Send to

Choose Destination
J Cereb Blood Flow Metab. 2013 Mar;33(3):322-9. doi: 10.1038/jcbfm.2012.196. Epub 2012 Dec 19.

In vivo detection of cerebral cortical microinfarcts with high-resolution 7T MRI.

Author information

Department of Neurology, Rudolf Magnus Institute of Neuroscience, University Medical Center Utrecht, Utrecht, The Netherlands.


Cerebrovascular disease has an important role in cognitive decline and dementia. In this context, cerebral microinfarcts are attracting increasing attention, but these lesions could thus far not be detected in vivo. The aim of this study was to try to identify possible cortical microinfarcts on high-resolution 7T in vivo magnetic resonance imaging (MRI) and to perform a histopathologic validation study on similar appearing lesions on 7T ex vivo MRI of postmortem brain tissue. The study population consisted of 22 elderly subjects, who underwent 7T MRI. The fluid attenuated inversion recovery, T(2), and T(1) weighted scans of these subjects were examined for possible cortical microinfarcts. In the ex vivo MRI study, 15 formalin-fixed coronal brain slices of 6 subjects with Alzheimer and vascular pathology were examined and subjected to histopathologic verification. On the in vivo scans, 15 cortical lesions could be identified that were likely to be microinfarcts in 6 subjects. In the postmortem tissue, 6 similar appearing lesions were identified of which 5 were verified as cortical microinfarcts on histopathology. This study provides strong evidence that cortical microinfarcts can be detected in vivo, which will be of great value in further studies into the role of vascular disease in cognitive decline and dementia.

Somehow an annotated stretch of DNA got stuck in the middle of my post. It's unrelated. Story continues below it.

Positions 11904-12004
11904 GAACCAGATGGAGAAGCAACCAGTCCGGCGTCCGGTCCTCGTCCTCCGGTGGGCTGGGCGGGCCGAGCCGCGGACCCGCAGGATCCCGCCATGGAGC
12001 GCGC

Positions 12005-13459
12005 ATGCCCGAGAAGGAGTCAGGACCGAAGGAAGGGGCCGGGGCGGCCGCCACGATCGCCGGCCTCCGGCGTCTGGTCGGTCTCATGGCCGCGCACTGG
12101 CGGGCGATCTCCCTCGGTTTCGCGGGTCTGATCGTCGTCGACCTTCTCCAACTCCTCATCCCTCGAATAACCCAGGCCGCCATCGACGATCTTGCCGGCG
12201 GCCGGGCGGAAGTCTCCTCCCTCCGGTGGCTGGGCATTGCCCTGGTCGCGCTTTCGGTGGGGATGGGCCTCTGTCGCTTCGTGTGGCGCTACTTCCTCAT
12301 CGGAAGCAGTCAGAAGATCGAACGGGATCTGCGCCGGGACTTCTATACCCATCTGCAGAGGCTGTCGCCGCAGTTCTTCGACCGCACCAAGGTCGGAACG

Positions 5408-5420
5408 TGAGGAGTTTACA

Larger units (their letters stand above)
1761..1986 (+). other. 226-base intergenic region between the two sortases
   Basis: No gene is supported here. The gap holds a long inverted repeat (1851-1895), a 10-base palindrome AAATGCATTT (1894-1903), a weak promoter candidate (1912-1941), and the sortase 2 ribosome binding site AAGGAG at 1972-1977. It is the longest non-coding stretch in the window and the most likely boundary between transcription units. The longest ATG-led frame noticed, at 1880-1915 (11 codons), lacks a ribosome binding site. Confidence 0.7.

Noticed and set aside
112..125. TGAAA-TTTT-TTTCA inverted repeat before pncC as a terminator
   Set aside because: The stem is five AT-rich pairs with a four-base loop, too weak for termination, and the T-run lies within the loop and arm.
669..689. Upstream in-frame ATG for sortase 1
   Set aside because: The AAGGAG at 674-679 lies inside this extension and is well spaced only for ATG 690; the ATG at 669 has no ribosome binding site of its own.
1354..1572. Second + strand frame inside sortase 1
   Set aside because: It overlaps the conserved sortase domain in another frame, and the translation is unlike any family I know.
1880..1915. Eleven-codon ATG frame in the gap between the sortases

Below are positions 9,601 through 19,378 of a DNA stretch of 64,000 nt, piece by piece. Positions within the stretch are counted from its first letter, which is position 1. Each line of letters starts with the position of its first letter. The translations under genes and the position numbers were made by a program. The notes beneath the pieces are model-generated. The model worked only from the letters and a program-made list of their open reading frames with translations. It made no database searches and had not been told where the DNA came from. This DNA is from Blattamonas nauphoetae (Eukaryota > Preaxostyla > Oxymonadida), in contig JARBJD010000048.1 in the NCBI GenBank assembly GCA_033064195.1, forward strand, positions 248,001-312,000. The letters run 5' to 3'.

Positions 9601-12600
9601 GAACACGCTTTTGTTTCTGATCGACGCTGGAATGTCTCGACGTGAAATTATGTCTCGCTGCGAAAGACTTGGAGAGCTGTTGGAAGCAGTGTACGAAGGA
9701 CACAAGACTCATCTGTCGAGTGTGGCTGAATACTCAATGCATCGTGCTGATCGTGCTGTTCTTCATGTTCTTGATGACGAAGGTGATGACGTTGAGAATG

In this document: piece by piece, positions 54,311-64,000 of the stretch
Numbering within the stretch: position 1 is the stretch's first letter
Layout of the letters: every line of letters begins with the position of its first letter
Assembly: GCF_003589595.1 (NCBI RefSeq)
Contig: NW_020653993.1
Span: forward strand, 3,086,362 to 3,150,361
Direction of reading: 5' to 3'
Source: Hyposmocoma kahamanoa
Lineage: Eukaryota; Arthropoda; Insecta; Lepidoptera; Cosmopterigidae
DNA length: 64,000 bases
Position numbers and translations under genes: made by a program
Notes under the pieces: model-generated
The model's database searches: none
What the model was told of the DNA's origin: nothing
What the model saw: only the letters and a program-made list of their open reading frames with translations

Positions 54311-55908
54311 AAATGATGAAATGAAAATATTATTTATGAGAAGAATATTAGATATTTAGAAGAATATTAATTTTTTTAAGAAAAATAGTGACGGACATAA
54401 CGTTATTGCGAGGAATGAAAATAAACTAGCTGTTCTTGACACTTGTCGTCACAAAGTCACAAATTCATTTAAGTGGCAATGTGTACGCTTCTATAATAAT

[Indexed for MEDLINE]
Free PMC Article

Supplemental Content

Full text links

Icon for Atypon Icon for PubMed Central
Loading ...
Support Center